College of
Human
Medicine

Treatment gap between men and women for stroke narrows

July 1, 2020

While studies in the early 2000s showed that women were 30% less likely to receive clot-busting treatment for a stroke than men, a new analysis of recent studies by a Michigan State University researcher found that the gap has narrowed to 13%, according to a meta-analysis published in Neurology®.

“We are heartened that this treatment gap has narrowed, but more research is definitely needed into why a gap persists and whether it is continuing to get smaller,” said Mathew Reeves, PhD, a College of Human Medicine professor of Epidemiology and Biostatistics and senior study author. “This is especially important as additional new treatments for acute stroke are developed and implemented.”

The earlier analysis looked at research studies of clot-busting treatment, also called thrombolysis, published from 2000 through 2008. For his study, published in the medical journal of the American Academy of Neurology, Reeves and colleagues analyzed 24 studies which included more than 1 million stroke patients.

Many studies found modest differences in the actual numbers of women receiving clot-busting treatments compared with men, he said.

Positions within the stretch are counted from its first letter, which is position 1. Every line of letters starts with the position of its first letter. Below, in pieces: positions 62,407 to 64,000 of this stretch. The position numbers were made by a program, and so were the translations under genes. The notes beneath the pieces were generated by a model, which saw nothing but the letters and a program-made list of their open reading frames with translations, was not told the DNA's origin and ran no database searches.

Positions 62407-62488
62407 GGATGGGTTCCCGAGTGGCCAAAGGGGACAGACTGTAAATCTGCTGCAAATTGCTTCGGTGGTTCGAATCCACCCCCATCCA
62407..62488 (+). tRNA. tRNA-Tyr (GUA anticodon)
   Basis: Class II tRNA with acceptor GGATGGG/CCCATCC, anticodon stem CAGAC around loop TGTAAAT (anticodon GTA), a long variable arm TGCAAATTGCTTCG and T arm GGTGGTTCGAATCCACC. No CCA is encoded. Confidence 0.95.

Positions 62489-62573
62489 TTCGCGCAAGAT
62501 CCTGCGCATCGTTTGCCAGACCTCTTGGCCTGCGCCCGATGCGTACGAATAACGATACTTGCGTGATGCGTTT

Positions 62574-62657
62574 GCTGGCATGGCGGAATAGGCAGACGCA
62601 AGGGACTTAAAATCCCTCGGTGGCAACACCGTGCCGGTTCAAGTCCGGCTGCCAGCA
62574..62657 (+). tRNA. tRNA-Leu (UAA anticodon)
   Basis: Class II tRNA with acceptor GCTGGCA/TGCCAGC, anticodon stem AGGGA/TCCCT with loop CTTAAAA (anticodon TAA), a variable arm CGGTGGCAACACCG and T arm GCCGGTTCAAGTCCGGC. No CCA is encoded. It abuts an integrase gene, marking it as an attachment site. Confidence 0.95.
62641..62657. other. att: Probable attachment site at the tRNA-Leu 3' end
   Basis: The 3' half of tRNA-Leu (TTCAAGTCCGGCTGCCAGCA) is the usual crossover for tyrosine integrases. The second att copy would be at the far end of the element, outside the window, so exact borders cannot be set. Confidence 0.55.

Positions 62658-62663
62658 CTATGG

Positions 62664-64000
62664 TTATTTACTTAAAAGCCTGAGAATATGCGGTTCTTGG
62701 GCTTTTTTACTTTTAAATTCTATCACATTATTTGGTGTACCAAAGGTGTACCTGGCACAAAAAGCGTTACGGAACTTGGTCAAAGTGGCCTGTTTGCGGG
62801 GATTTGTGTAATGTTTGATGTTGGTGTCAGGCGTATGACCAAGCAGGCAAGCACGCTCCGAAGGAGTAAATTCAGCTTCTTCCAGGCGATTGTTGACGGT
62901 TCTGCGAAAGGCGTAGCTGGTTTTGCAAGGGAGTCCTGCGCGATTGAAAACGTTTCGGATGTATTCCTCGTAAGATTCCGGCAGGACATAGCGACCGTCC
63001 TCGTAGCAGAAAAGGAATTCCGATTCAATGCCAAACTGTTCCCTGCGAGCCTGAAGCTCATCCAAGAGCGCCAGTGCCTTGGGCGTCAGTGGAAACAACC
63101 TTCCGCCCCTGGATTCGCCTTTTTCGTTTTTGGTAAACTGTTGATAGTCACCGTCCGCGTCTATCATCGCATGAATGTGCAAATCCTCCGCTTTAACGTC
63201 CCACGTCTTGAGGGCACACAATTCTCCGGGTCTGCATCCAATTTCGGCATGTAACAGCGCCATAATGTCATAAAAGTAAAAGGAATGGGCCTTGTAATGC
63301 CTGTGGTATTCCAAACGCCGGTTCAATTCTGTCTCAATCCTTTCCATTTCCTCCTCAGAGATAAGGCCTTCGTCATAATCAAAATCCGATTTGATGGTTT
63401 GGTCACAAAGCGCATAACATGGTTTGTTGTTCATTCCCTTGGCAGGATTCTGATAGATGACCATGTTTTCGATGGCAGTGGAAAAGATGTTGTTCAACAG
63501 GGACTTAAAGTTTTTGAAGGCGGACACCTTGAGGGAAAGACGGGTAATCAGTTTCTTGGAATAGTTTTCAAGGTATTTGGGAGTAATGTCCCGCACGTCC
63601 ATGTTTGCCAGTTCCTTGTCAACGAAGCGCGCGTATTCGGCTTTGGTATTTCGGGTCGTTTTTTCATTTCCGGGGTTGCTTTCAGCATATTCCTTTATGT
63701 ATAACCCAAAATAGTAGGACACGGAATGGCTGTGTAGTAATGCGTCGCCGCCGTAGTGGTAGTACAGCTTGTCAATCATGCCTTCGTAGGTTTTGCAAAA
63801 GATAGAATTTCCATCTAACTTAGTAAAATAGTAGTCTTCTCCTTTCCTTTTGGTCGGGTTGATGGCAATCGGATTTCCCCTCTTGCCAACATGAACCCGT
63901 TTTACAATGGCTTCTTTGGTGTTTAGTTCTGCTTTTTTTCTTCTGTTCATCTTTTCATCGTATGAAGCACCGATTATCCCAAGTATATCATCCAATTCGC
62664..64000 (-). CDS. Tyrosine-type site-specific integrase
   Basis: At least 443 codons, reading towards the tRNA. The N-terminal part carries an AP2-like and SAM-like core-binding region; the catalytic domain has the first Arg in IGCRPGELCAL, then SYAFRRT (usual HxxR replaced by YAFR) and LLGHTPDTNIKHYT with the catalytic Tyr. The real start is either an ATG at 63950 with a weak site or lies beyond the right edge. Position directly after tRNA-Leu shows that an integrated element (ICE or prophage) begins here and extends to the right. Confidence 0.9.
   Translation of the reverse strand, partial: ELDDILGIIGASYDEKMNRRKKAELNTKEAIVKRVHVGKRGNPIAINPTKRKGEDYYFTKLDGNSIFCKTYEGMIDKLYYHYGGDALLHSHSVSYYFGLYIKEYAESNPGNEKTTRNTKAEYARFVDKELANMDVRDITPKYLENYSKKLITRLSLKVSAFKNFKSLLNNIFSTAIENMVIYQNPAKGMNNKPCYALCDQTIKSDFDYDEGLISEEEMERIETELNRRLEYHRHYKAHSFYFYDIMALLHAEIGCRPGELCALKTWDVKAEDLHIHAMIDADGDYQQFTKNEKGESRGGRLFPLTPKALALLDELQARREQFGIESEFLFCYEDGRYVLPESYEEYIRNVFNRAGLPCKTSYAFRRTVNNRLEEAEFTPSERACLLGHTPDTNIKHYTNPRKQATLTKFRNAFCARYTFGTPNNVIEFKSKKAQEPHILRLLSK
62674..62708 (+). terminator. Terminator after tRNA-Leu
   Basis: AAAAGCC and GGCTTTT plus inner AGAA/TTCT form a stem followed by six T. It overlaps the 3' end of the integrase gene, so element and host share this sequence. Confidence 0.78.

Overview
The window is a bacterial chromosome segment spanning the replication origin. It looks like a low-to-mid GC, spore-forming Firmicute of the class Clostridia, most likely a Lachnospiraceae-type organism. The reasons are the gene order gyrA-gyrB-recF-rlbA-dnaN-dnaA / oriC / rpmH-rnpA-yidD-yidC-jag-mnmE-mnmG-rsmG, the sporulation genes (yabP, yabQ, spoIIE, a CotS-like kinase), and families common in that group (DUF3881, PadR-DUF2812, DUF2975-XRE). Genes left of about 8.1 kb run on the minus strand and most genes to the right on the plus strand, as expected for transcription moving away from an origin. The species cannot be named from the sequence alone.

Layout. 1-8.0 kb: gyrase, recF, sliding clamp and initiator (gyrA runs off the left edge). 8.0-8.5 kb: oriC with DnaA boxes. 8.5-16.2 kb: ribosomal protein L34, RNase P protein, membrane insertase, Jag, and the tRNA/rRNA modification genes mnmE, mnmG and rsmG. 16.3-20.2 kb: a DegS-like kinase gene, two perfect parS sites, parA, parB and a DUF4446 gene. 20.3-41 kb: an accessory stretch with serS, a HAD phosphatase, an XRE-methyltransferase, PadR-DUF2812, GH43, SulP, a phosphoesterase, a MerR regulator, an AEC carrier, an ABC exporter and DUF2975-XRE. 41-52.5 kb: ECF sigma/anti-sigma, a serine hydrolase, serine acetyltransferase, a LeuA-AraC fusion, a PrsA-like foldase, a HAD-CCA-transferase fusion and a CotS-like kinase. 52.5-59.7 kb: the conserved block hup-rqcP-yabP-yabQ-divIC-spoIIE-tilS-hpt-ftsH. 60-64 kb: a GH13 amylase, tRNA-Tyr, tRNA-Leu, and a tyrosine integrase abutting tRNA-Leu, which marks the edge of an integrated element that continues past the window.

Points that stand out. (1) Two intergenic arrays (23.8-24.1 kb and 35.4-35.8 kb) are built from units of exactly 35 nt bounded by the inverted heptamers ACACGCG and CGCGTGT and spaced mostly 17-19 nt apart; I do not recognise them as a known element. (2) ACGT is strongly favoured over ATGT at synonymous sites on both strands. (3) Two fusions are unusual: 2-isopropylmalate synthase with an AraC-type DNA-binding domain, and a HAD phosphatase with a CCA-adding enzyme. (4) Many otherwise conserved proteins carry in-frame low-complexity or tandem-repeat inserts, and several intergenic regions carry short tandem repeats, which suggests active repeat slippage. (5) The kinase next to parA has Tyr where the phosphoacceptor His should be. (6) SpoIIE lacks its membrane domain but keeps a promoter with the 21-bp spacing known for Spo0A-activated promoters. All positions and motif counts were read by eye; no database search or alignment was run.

“Most of the studies showed absolute difference of only 0.5% to 1.0% between treatment rates in men and women,” Reeves said. “The largest difference in one study was 8.4%.”

Still, even small differences could translate into many untreated women, given how common stroke is in the elderly population. These missed opportunities have greater consequences for women, since they tend to have more serious disability at onset and are more likely to be disabled after a stroke than men, but, importantly, have been shown to benefit just as much from clot-busting treatment as men do.”

One reason for the difference may be that women are much more likely to live alone, so they may arrive later at the hospital or be unaware of when their symptoms started.

“Clot-busting treatments must be given within 4.5 hours of when the stroke occurred to be effective, so delays will make people ineligible for treatment,” Reeves said.

Another reason may be that women often have atypical symptoms of stroke, making it more difficult to diagnose and could result in delaying treatment, he said. Women are more likely to have nontraditional stroke symptoms, such as a loss of alertness, weakness or incontinence.

Reeves said a limitation of his meta-analysis is that the studies differed in their methods and data sampling, making it difficult to compare the results.